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Guide to Cold-Formed Steel Purlins

Cold Formed Steel Purlin Design with SkyCiv Software

What is a Steel Purlin?

Cold-Formed Steel Purlins are longitudinal beams installed to brace together trusses or rafters. Its primary function is to transfer external loads applied on the roof to the top chord of the truss. The design of purlins is idealized from a pin-connected structure where the distance of the trusses is treated as the span and its ends as its joints. Gravity and wind loads are commonly applied on the purlin and will cause the member to sag. In order to provide lateral support for the purlins, sag rods are added on discrete points.

Aside from being used in roofing systems, purlins can also be applied as girts for wall cladding. The image below shows a typical steel framing applied with purlins.

Figure 1: Typical Metal Building Framing (Retrieved from AISI Design Guide D111-09)

Common Types of Cold-Formed Roof Purlins

C and Z sections are the most common shapes available for cold-formed steel purlins. As their names imply, these sections are bent according to the letter in the alphabet (refer to Figure 2). Z Purlins are point-symmetric, and sometimes their flanges are manufactured slightly unequally to allow overlapping. Meanwhile, C Purlins have a slightly lesser vertical section modulus, making them more advantageous for roofs with lower slopes. Each shape has its own pros and cons; it’s up to the engineer to assess the appropriate purlin based on the project requirements.

Figure 2: Common C and Z shaped-purlins


When installed on the roof, purlins are generally lapped with each other, providing continuity in the section. It is usually connected using machine-grade bolts through the webs of lapped purlins.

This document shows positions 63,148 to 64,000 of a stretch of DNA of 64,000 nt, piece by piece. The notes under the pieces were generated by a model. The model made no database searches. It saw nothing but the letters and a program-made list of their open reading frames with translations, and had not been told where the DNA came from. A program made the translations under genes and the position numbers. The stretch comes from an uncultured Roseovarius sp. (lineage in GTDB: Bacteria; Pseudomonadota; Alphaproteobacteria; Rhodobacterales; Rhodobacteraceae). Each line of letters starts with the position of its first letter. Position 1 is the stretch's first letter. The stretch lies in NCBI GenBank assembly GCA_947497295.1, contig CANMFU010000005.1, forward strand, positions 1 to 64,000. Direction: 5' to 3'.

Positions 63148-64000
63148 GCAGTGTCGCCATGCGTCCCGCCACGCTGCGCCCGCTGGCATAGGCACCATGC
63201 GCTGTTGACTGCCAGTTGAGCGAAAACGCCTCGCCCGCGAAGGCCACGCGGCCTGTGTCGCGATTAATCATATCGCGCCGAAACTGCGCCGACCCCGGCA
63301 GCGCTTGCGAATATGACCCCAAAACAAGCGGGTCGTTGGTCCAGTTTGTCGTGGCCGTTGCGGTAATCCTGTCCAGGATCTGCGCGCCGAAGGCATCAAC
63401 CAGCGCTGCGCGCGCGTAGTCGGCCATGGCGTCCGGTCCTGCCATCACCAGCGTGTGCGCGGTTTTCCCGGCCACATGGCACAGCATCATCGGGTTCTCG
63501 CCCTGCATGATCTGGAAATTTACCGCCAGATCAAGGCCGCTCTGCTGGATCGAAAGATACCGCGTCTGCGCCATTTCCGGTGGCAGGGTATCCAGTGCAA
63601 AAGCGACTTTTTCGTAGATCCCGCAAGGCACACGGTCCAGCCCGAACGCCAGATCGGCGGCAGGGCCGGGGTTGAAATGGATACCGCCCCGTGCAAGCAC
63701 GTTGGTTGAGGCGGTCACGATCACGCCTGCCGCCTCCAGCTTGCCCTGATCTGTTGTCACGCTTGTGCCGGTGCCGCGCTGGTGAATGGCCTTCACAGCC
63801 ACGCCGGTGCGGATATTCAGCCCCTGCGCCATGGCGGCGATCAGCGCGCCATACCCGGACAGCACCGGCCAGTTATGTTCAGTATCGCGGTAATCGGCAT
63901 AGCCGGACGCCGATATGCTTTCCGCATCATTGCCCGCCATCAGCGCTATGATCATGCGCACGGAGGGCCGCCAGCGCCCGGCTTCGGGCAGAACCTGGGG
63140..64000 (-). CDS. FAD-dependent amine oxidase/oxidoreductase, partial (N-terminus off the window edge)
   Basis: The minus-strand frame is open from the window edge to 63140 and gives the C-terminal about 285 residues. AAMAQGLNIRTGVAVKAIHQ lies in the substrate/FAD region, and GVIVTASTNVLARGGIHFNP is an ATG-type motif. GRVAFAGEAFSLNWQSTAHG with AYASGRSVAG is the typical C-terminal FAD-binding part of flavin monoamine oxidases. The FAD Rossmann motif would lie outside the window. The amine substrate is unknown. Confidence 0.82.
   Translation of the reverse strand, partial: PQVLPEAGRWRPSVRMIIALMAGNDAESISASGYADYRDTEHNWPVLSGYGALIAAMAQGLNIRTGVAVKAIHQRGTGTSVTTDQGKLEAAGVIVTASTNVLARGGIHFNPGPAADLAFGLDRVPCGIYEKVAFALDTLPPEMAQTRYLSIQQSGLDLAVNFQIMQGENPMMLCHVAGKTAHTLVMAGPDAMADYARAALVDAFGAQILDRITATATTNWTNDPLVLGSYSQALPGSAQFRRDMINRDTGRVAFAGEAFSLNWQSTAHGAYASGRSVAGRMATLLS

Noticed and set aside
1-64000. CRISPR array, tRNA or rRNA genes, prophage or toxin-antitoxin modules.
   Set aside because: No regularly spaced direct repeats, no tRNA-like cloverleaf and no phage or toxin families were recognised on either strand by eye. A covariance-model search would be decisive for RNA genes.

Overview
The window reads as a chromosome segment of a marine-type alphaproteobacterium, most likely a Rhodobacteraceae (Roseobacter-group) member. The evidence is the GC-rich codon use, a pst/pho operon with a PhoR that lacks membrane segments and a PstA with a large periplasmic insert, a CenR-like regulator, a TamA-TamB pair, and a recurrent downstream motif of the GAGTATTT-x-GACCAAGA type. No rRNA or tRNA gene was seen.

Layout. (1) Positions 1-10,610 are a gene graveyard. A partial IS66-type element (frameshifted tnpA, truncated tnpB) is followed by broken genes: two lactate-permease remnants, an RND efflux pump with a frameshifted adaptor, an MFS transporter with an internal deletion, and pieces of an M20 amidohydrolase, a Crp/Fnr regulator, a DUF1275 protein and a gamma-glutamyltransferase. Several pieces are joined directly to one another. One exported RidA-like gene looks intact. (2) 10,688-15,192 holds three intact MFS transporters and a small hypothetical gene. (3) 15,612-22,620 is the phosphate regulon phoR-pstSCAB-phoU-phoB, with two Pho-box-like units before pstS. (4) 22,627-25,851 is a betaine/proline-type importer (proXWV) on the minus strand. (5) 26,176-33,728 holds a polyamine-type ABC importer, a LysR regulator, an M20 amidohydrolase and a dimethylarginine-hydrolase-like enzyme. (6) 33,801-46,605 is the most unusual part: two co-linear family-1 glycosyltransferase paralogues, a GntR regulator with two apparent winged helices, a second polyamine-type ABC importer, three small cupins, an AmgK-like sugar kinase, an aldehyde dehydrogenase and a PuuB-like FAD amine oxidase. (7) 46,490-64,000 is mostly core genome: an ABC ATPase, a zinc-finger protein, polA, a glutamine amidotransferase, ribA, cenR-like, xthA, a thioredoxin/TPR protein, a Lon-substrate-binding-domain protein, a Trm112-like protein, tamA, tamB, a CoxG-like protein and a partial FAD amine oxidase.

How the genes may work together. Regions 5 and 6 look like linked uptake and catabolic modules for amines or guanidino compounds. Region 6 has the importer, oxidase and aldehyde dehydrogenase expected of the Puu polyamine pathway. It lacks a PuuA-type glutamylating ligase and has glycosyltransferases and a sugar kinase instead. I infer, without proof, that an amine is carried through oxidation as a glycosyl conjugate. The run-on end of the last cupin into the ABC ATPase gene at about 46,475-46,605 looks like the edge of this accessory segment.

When it comes to its design, loads are applied on the normal and tangential axes of the section’s centroid. Thus, biaxial bending is mainly checked. Torsional effects on the member are assumed to be neglected due to the partial lateral and torsional restraints provided by the roof sheathing.

Advantages of Cold-formed Steel over Other Materials

This article focuses on the use of cold-formed steel (CFS). This type of steel is made from thin gauge sheets and, from the word itself, is made by cold working processes such as pressing and rolling, making it more durable as compared to hot-rolled sheets. In contrast with wood, cold-formed steel offers a longer lifespan as it is resistant to mold or vermin.

Since it is lightweight, CFS is easier to install and can even be recycled when the roofing system is removed or changed. When correctly constructed and designed, CFS structures can resist extreme environmental loads making it one of the most resilient materials available.



Using the SkyCiv Purlin Capacity Calculator

With the SkyCiv Purlin Load Capacity Calculator. Calculations are patterned primarily from AISI, ASCE, and AISC codes. Unlike typical manufacturer’s capacity tables for purlins, this calculator presents a simplified approach to checking the section’s capacity considering its geometric and material properties, roof configuration, and loads.

This calculator enables the user to input standard and custom C and Z purlins. It also requires input for the bay length, which is the purlin span, the purlin spacing, roof angle, and the location of the sag rod, which is either at the midpoint or at third points. Load cases adapting the ASD design approach are also used to complete its analysis.

The figure below shows the sample output of the calculator:

Figure 3: Purlin Capacity Calculator Output

Here the purlin properties are shown together with the purlin spacing specified by the user. Also presented are the governing loads computed from the most critical load combination. The purlin capacity is characterized by the combination of utility ratios from the dimension limit, combined bending stress, shear stress, and deflection.

Check out the Purlin Spacing and Capacity Calculator and design your roofing system today!


  1. Design Guide for Cold-Formed Steel Purlin Roof Framing Systems (AISI Design Guide D111-09) . American Iron and Steel Institute, 2009.
  2. Segui, William T. Steel Design 6th Edition. Cengage Learning, 2018.
Wilross Papaya Product Developer
Wilross Papaya
Product Developer
BSc (Civil)
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